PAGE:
Development of Selected Configuration Interaction Methods for Problems in Strong Correlation translation missing: zh.hyrax.visibility.files_restricted.text

Schriber, Jeffrey (Spring 2019)

Permanent URL: https://etd.library.emory.edu/concern/etds/kp78gh24w?locale=zh
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Abstract

In this dissertation, we develop and apply the adaptive configuration interaction (ACI) method to enable computations on large chemical systems with potentially many strongly correlated electrons. ACI is a new variant of selected CI methods that provides the user with a priori control over the error in the total energy by an iterative, cumulative determinant screening algorithm. We benchmark the ACI on the dissociation of N2 and on the singlet-triplet splittings of oligoacenes up to decacene, achieving sub kcal/mol accuracy in comparison to density matrix renormalization group data. We then extend the ACI to compute excited states both by optimizing determinantal spaces for each electronic state, and by using a single determinantal space optimized for several states. We test these methods using excited states of methylene, the avoided crossing in LiF, and challenging excited states in long polyenes. To connect the ACI to a dynamical correlation treatment, we then use ACI as an affordable substitute for complete active space CI (CASCI) in combination with the multireference driven similarity renormalization group perturbatively expanded to second order (ACI-DSRG-MRPT2). The ACI-DSRG-MRPT2 uses specialized techniques to recover both static and dynamical electron correlations, and we are able to treat active spaces with as many as 30 electrons in 30 orbitals in a total basis of 1350 orbitals. We apply this method to the oligoacenes and achieve good agreement with experimental singlet-triplet splittings, and the dynamical correlation treatment causes a significant reduction in the observed radical character compared to active space methods. Finally, we introduce a real time-dependent ACI (TD-ACI) which uses ACI to generate a fixed basis for propagating an initial state in real time. We apply the TD-ACI to study charge migration dynamics following ionization, and we can reproduce experimental migration frequencies in iodoacetylene with minimal computational effort. 

Table of Contents

1 Introduction................................... 1

1.1 Introduction................................. 1

1.2 Electronic Structure Theory......................... 3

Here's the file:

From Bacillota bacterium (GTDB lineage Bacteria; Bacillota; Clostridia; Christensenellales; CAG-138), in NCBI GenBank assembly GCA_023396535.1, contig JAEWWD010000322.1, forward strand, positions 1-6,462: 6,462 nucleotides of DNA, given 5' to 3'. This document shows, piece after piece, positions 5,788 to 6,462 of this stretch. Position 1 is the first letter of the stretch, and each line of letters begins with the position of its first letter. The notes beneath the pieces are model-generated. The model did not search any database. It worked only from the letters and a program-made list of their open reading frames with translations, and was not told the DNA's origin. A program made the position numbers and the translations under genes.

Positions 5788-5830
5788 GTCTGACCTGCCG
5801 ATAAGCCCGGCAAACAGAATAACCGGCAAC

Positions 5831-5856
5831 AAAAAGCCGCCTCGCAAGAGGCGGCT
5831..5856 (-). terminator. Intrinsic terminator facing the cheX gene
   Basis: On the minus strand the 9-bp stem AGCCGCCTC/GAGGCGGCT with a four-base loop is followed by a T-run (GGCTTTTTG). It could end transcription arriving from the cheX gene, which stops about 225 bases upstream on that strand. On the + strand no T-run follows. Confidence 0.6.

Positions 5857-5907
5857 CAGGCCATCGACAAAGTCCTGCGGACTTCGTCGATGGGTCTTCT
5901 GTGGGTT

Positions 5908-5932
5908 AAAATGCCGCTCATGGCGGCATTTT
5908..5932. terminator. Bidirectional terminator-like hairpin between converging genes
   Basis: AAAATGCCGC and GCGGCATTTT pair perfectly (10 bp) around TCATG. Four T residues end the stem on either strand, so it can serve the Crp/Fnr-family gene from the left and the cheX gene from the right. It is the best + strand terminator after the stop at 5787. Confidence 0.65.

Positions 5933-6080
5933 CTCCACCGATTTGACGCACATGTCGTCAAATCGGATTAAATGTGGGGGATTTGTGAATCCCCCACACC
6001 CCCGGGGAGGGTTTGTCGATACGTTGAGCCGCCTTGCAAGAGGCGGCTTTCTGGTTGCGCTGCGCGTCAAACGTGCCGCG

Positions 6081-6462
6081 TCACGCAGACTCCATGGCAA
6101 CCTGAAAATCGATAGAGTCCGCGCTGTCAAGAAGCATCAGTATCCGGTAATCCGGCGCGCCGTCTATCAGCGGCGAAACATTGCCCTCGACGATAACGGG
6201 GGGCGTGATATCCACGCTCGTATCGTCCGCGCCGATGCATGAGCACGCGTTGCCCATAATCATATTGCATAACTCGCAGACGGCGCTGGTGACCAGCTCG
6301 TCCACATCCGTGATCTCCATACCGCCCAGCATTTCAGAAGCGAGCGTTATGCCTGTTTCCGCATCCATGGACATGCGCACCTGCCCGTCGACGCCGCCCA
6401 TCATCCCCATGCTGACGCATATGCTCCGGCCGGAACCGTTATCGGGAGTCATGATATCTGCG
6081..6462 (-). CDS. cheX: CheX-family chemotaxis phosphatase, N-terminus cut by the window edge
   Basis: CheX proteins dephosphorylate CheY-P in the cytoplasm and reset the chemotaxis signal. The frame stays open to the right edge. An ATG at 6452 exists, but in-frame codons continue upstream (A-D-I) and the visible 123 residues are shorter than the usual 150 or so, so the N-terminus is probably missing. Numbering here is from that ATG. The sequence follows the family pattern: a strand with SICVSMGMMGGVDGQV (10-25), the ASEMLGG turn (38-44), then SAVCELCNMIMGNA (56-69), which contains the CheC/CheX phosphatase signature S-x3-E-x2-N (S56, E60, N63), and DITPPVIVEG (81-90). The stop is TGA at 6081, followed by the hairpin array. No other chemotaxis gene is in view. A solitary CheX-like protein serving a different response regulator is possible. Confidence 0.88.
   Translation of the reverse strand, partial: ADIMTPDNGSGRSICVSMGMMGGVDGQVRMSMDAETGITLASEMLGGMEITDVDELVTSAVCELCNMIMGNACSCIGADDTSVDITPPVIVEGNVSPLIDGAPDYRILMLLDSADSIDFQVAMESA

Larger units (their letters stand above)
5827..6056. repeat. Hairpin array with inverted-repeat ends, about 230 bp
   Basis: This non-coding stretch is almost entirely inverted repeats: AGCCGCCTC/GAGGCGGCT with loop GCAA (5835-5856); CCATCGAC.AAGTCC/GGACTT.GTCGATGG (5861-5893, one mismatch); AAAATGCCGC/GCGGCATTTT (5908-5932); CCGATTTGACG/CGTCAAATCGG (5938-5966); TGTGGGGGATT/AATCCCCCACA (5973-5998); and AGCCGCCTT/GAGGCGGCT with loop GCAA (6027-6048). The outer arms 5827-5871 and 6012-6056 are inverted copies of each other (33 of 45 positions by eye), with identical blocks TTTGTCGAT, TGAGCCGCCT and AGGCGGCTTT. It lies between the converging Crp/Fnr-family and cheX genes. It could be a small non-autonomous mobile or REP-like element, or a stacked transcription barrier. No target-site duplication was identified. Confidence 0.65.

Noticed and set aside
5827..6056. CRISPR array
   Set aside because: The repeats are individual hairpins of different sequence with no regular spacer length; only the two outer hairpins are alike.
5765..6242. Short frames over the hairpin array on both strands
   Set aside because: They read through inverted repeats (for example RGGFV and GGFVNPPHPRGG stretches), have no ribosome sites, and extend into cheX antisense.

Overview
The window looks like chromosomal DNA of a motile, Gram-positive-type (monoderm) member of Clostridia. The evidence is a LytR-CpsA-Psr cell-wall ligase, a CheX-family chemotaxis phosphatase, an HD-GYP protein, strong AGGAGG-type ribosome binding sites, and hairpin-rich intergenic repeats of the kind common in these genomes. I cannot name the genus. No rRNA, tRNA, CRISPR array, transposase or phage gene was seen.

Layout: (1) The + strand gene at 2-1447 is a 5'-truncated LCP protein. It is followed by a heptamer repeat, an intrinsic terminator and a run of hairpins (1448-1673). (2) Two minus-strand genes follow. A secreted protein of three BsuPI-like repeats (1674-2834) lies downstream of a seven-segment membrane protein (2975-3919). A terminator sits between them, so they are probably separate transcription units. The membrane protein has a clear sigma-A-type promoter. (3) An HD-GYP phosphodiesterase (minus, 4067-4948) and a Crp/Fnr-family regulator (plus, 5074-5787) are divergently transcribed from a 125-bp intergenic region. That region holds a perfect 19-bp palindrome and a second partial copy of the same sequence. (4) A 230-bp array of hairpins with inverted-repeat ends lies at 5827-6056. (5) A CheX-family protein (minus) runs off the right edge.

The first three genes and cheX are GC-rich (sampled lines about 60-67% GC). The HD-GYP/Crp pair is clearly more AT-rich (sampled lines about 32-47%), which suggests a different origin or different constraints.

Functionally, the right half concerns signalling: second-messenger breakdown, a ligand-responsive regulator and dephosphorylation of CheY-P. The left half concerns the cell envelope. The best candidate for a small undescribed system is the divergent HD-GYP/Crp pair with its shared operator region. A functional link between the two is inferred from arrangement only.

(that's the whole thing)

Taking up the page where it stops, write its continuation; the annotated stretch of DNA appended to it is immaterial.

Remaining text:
1.2.1 Second Quantization ........................ 5

1.2.2 An exact solution.......................... 6

1.2.3 Single-referenceApproaches.................... 8

1.3 Multireference Methods........................... 11

1.3.1 Active Space Treatments...................... 13

1.3.2 Multireference Methods for Dynamical Correlation . . . . . . . . 18

1.3.3 The Driven Similarity Renormalization Group . . . . . . . . . . . 22

1.4 Selected Configuration Interaction..................... 25

1.4.1 Early Selected CI Methods..................... 26

1.4.2 Modern Selected CI......................... 28

1.5 Prospectus.................................. 31

2 The Adaptive Configuration Interaction Method. . . . . . . . . . . . . . . 44

2.1 Introduction................................. 44

2.2 The Adaptive Configuration Interaction Method. . . . . . . . . . . . . . 45

2.3 Numerical Tests and Applications ..................... 48

2.3.1 The Dissociation of N2 ....................... 48

2.3.2 Singlet-Triplet Splittings in Oligoacenes . . . . . . . . . . . . . . 50

2.4 Conclusions................................. 52

3 ACI for Computing Challenging Excited States . . . . . . . . . . . . . . . 58

3.1 Introduction................................. 58

3.2 Theory.................................... 62

3.2.1 Brief review of ground-state ACI.................. 62

3.2.2 Excited State Methods in ACI ................... 66

3.3 Results and Discussion........................... 72

3.3.1 Methylene.............................. 72

3.3.2 LiF avoided crossing........................ 75

3.3.3 Extended polyenes ......................... 79

3.4 Conclusions................................. 84

4 Combining ACI with DSRG.......................... 96

4.1 Introduction................................. 96

4.2 Theory.................................... 98

4.2.1 Adaptive CI............................. 98

4.2.2 Implementation of RDMs...................... 100

4.2.3 DSRG-MRPT2........................... 101

4.3 The Oligoacenes............................... 105

4.3.1 Computational Details ....................... 106

4.3.2 Singlet-Triplet Splittings...................... 109

4.3.3 Emergent Radical Character .................... 113

4.3.4 Analysis of Spin-Spin Correlation ................. 115

4.4 Conclusions................................. 117

5 Real-Time Propagation of Selected Configuration Interaction Wave Functions Applied to Charge Migration....................... 126

5.1 Introduction................................. 126

5.2 Theory.................................... 129

5.2.1 Time-Dependent ACI........................ 129

5.3 Results and Discussion........................... 133

5.3.1 Valence Ionization of Benzene................... 133

5.3.2 Charge Migration in Iodoacetylene. . . . . . . . . . . . . . . . . 136

5.4 Conclusions and Future Challenges..................... 140

6 Conclusions and Future Directions ...................... 150

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